Or, to put it more simply, Richmond is an American city in the 21st century -- youth-centered, economically reviving, progressive, blue.  Well, except for all of that Confederate stuff.  My take on the situation is that Richmonders have long been embarrassed by all of it, but the state legislature (dominated until recently by Lost Cause dead-enders) has forced the city to continue to display and apparently celebrate its role as the capital of a treasonous rebellion against the United States.

The most well known controversies have swirled around Monument Avenue.  We honestly did not know anything about that street (or much else about Richmond, to be honest), so when we drove down a beautiful avenue lined by stately homes, we were shocked to see not just statues but full installations honoring Jefferson Davis, Stonewall Jackson, J.E.B. Stuart, Robert E. Lee, and someone named Matthew Fontaine Maury.  Slack-jawed, we then came upon the much newer statue of civil rights icon (and Richmond native) Arthur Ashe, and we had to laugh and applaud the locals' ingenuity.

The point is that this was the kind of thing that, even when we returned in 2018 and 2019 (that is, even after Charlottesville), our reaction to all of this was glum resignation.  "This is never going to change," we said.

On the way from Washington to Richmond, we had noticed an official road sign guiding people to the Stonewall Jackson Shrine.  Shrine?!  Here are Merriam-Webster's definitions for that word:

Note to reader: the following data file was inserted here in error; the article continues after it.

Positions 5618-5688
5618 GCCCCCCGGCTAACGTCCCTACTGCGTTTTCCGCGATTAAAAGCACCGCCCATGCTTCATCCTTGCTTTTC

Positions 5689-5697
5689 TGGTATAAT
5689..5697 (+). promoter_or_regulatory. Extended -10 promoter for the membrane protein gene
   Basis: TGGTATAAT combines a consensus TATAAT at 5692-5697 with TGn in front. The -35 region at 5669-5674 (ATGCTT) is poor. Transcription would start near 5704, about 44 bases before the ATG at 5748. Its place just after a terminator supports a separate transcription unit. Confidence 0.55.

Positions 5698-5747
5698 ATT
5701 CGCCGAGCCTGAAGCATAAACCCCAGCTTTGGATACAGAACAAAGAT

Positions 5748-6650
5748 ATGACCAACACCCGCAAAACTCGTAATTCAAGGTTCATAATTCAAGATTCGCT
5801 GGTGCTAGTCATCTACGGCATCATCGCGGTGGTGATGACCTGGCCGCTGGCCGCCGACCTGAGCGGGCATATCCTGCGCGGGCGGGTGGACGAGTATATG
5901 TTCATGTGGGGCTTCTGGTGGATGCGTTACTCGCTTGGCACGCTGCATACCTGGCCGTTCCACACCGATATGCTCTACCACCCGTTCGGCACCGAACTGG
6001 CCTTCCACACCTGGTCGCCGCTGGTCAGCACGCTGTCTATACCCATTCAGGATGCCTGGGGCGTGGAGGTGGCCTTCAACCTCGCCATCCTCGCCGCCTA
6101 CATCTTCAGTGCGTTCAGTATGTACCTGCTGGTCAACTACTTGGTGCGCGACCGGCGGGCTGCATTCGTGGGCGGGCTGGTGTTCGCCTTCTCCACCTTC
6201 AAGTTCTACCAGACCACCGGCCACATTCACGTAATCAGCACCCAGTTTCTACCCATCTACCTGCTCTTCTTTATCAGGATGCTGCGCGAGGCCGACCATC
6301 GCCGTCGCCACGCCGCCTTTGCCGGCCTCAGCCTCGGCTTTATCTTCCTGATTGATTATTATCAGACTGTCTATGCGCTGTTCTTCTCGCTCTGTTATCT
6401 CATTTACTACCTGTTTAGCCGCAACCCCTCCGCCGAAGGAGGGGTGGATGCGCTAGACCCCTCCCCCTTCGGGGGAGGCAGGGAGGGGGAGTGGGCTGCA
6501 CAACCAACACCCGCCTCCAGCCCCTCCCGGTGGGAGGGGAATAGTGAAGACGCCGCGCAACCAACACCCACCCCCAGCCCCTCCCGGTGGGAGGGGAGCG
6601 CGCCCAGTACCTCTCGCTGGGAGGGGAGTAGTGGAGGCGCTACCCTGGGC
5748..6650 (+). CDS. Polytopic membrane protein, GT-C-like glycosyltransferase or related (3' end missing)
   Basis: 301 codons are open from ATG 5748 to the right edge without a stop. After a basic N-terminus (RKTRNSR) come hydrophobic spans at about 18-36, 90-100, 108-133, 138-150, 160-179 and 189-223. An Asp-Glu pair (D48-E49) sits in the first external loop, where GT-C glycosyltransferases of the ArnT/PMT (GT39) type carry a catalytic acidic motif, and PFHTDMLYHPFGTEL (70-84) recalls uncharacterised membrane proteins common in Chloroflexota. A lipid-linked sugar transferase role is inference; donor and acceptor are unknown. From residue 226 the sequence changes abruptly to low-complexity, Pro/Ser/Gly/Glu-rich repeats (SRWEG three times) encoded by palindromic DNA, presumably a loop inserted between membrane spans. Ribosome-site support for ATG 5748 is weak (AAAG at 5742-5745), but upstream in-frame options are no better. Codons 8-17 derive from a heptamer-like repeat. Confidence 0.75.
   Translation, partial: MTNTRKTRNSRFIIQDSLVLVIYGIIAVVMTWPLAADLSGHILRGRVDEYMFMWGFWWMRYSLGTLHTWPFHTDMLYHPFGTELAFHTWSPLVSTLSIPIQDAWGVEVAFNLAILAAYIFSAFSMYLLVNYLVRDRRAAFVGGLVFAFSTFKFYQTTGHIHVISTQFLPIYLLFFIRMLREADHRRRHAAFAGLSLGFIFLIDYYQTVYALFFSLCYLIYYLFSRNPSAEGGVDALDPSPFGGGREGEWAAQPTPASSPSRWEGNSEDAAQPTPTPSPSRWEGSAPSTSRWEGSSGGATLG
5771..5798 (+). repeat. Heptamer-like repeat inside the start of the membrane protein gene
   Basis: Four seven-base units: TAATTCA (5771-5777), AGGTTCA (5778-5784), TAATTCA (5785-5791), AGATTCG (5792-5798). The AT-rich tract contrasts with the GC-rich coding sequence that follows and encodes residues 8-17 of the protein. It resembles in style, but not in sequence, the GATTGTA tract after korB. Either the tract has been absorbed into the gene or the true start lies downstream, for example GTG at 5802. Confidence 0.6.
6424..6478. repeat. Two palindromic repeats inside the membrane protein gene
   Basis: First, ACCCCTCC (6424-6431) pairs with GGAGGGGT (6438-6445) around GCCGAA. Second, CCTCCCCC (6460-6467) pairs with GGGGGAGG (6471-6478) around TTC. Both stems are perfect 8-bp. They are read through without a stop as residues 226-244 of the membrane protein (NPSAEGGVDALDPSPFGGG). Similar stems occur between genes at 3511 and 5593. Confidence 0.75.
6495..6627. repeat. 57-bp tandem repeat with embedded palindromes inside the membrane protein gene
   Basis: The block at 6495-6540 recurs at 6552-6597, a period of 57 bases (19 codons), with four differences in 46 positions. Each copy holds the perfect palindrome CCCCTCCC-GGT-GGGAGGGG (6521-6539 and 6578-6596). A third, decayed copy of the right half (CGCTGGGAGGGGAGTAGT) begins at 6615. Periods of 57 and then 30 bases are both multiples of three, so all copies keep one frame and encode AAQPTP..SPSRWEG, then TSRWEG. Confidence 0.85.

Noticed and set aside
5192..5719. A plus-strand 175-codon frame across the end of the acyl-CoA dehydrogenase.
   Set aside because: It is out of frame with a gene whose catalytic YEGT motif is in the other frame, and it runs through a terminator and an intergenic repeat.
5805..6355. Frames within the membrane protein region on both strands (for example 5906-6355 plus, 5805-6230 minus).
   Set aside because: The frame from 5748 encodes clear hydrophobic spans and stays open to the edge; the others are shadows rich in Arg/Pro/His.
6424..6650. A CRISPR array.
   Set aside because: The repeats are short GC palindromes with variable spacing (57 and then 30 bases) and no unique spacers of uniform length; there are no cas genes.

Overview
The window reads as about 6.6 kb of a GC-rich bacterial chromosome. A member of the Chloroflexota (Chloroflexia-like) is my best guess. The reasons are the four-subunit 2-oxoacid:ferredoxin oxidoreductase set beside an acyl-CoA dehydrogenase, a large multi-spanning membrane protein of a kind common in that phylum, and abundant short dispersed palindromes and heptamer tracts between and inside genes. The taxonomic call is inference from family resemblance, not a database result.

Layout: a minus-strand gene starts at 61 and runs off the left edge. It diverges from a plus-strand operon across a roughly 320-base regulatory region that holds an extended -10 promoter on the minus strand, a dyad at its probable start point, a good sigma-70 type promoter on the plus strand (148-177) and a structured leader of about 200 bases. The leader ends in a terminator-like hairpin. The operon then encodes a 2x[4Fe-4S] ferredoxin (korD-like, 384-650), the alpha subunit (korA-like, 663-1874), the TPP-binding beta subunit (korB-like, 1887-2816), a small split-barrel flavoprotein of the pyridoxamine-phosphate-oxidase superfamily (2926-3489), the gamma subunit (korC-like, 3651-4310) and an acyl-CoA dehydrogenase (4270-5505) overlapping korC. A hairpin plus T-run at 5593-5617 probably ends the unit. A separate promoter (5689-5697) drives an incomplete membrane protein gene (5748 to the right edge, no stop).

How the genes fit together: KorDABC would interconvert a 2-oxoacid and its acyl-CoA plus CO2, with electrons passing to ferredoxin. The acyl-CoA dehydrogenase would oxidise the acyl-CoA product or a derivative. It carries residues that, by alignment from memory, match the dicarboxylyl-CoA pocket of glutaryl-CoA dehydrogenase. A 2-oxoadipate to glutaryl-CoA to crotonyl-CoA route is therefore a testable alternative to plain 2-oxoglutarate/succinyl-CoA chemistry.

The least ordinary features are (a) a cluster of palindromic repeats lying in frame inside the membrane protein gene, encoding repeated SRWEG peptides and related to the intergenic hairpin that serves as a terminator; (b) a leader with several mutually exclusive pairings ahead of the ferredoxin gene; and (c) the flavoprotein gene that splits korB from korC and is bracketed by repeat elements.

"1 a : a case, box, or receptacle especially : one in which sacred relics (such as the bones of a saint) are deposited
     b : a place in which devotion is paid to a saint or deity : sanctuary
     c : a niche containing a religious image

2 : a receptacle (such as a tomb) for the dead 

3 : a place or object hallowed by its associations"
This is not about "understanding our history," or some such dodge.  Finally, the National Park Service last Fall announced that they would change the name to the "Stonewall Jackson Death Site" (rather than, say, pretending that Definition #2 above is what they intended all along).  So even before the current upheaval, there had been some small progress in how we handle these issues.  But again, even the most optimistic among us never thought that Richmond would quickly and at long last update its most publicly embarrassing ties to a pro-slavery rebellion.

One of the attack lines that people like Donald Trump have used -- beyond the usual nonsense about heritage and "erasing history" -- was that this is a slippery slope.  If you do not like Confederate statues and places names, he and others say, what about slave-owning people like George Washington and Thomas Jefferson?  Huh?  Do you want to stop honoring them?  Do you?  Well, do you?

Trump has been pushing this bogus line for several years, and I recall having a dinner with some other law professors in 2018 where this question came up.  One respected senior scholar offered this: "I have no problem differentiating between those who founded the nation and those who tried to destroy it."  This felt right at the time, and variations on that comment are now widely circulating.  The problem is that this is a bit too clever.

Even more surprising than the speed with which Confederate statues and names are being removed and changed is that serious people are now talking openly about reconsidering Washington, Jefferson, and others.  If some people in Columbus, Ohio, have a problem -- a very understandable one -- with their city's association with a genocidal slaver, what about Washington, D.C., which is a district named not only after Columbus but also for a man who owned 300 slaves?